The people have spoken: our first list of underrated North American ski resorts was insufficient. Here is another list of five low-key establishments where skiers and snowboarders can enjoy premium, powder-laden runs without the crowds and long lift lines one usually encounters at more prominent resorts.
Chic-Chocs Mountain Lodge, Quebec
What the experts say: “For a total break from the hectic pace of daily life, Chic-Chocs Mountain Lodge offers a snow-skiing adventure in the heart of an untouched wilderness that will have snow sport adventurers coming back for more” — The Snowskiing Channel
Despite (or perhaps due to) its remote location, Chic-Chocs Mountain Lodge has earned a stellar reputation among backcountry aficionados. There are seven peaks situated within the 37-square-mile area, and each one boasts generous vertical drops and pristine terrain. The ‘resort’ doubles as a wildlife reserve; for this reason, there are no lifts and trails have been designed to accommodate moose, caribou and other local denizens. The lodge itself is also a first-rate establishment with plenty of amenities, while the low occupancy rate (no more than 38 guests at one time) and communal lounge and dining areas ensure a comfortable, convivial atmosphere for all visitors.
Crested Butte Mountain Resort, Colo.
What the experts say: “An afternoon jump-turning the ‘holy extreme terrain, Batman!’ on the back side and the steeper-than-steep gullies streaming from the peak—without the mercy of a single liftline to rest your legs—reminds you you’re alive. And mortal. But quite blessed” — SKI Magazine
Crested Butte sits within a few hours of Aspen, Vail and Telluride, yet the resort manages to keep the large crowds at bay. Known for its wicked backcountry runs and idyllic weather conditions, Crested Butte also boasts an excellent ski school (led by seasoned alpine pro, Nick Herrin), three terrain parks and winter zipline tours. The surrounding community features plenty of accommodations, shops, eateries, and watering holes; the town also hosts numerous festivals and snow-themed events throughout the winter season. And while the lift ticket prices are a little steep ($92 for adults), visitors can offset some of the costs thanks to cheap rental packages and complimentary overnight storage for all lodge/hotel guests.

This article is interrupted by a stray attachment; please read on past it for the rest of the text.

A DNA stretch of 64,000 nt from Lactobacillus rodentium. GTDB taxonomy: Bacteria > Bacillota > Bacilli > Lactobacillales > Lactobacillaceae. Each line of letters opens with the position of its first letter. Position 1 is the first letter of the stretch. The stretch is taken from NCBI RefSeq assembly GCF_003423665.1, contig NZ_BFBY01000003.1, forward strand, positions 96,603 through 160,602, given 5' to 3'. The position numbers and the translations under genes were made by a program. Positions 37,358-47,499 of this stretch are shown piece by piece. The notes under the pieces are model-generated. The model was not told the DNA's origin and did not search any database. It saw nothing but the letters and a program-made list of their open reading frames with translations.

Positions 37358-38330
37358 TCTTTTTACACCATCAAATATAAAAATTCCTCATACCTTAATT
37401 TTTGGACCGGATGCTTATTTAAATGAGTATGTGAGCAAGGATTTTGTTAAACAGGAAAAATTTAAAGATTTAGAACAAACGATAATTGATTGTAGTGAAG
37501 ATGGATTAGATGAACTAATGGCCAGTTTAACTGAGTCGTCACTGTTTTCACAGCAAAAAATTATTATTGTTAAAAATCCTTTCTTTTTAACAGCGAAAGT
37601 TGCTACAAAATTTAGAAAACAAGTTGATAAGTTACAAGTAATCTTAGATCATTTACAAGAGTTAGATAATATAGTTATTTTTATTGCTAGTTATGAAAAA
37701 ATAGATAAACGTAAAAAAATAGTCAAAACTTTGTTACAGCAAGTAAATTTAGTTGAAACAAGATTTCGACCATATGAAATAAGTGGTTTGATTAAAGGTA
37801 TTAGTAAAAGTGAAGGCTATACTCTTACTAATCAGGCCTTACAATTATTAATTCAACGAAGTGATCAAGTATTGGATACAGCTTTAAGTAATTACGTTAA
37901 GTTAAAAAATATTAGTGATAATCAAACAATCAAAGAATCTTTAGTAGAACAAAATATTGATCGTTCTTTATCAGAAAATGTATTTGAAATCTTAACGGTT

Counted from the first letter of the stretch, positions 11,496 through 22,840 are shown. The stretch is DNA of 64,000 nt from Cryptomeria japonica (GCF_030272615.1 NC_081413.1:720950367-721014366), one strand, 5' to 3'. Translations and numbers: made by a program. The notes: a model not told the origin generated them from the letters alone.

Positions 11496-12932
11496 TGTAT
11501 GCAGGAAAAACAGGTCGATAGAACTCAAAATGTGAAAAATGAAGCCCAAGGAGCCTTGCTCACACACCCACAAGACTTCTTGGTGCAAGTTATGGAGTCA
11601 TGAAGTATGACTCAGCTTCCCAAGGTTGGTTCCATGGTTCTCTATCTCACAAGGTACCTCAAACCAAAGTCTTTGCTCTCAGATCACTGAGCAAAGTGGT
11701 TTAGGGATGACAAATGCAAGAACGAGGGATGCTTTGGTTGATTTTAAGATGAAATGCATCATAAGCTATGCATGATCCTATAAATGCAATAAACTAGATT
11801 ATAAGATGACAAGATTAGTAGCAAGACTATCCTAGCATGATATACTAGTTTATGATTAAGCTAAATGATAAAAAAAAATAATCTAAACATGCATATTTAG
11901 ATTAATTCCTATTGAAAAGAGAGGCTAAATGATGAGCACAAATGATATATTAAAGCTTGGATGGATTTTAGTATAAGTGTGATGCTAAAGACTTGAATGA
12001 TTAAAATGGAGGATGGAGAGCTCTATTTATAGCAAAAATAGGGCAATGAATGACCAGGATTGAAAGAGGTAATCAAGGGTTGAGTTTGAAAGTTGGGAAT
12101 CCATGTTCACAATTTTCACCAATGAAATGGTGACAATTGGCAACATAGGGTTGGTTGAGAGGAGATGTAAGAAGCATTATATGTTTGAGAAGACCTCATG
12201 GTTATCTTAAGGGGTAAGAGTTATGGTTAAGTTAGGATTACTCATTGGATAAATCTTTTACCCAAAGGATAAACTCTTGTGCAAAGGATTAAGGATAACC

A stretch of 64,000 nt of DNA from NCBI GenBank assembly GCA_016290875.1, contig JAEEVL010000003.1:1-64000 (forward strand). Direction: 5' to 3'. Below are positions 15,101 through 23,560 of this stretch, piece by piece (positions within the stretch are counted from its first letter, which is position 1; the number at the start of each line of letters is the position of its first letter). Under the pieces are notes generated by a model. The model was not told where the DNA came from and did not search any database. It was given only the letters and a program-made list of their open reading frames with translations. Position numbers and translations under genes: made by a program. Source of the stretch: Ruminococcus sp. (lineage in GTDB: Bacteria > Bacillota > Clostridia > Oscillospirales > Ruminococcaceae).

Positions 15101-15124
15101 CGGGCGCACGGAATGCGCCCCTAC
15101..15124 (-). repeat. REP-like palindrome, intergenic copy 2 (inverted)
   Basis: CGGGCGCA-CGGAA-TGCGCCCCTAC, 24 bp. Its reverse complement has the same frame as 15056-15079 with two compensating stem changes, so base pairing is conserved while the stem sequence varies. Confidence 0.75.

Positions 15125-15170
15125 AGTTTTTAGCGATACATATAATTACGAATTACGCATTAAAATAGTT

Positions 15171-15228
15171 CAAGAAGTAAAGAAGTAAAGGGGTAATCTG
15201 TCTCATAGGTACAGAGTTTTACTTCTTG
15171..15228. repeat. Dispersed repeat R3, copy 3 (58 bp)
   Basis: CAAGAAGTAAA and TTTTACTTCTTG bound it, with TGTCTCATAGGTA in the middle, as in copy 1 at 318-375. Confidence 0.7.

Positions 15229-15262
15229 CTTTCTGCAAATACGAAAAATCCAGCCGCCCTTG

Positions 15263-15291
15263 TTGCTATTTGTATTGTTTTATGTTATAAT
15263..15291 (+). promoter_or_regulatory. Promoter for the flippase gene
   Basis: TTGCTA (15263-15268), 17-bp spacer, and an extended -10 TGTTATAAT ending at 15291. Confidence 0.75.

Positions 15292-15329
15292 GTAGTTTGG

Grand Targhee Resort, Wyo.
What the experts say: “Grand Targhee has amazing snow – deep, light, consistent powder. The resort also has gorgeous scenery, fun terrain, great backcountry access, cat skiing and very few people. As an added bonus, it’s also an inexpensive place to visit” — Powder Hounds
There are a lot of reasons to love Grand Targhee, a secluded resort in the Western Tetons that is within an hour’s drive of Jackson Hole. The resort receives more than 500 inches of annual snowfall, and visitors can enjoy a plethora of quiet downhill runs (95 percent of which are rated as “more difficult” or “most difficult”), as well as an extensive terrain park and areas reserved for both Nordic skiing and Snowcat excursions. What’s more, CNN Travel reports that the resort is offering a premium deal this year: free skiing or snowboarding to any lodge guest with a 2012 season’s pass to any other resort in the country.
Kirkwood Mountain Resort, Calif.
What the experts say: “This Tahoe-area resort is more affordable than most and gets an amazing amount of snow—600 annual inches—making for a solid 11 percent of powder days per season” — Outside Magazine
Just across the state line from Tahoe is Kirkwood Mountain, a small resort (2,300 skiable acres) that makes up for its size with more than 70 downhill runs (primarily intermediate or advanced), a quartet of terrain parks and trails designated for snowshoeing and cross-country skiing. Kirkwood Mountain is also eco-friendly, thanks to a number of recent green efforts to conserve energy and water — and by purchasing a ‘green tag’ ($2 or $10), lift riders can contribute to future projects. And while the surrounding area is much more low-key than Tahoe’s, visitors will find plenty to do (and eat, and drink) once the sun goes down.
Schweitzer Mountain Resort, Idaho
What the experts say: “Thanks to two new chairlifts and 300 inches of annual snowfall, you now have a reason to visit north Idaho. Go before everyone else discovers Schweitzer’s 6,400-foot-high Selkirk spine and 1,200 acres of tamarack glades and curvy bowls” — Skiing Magazine
Just 11 miles from the sizable town of Sandpoint and less than 50 miles from the Canadian border, Schweitzer Mountain offers a wide range of runs — from beginner bunny slopes to insane double black-diamond steeps. Visitors can enjoy cat-skiing, two parks and night skiing on the weekends. Other, less traditional offerings include hollow tubing, zipline tours and a ‘terrain garden’ for youngsters to perfect their freestyle maneuvers. The rustic, European-style village surrounding the resort offers several lodging and dining options, as well.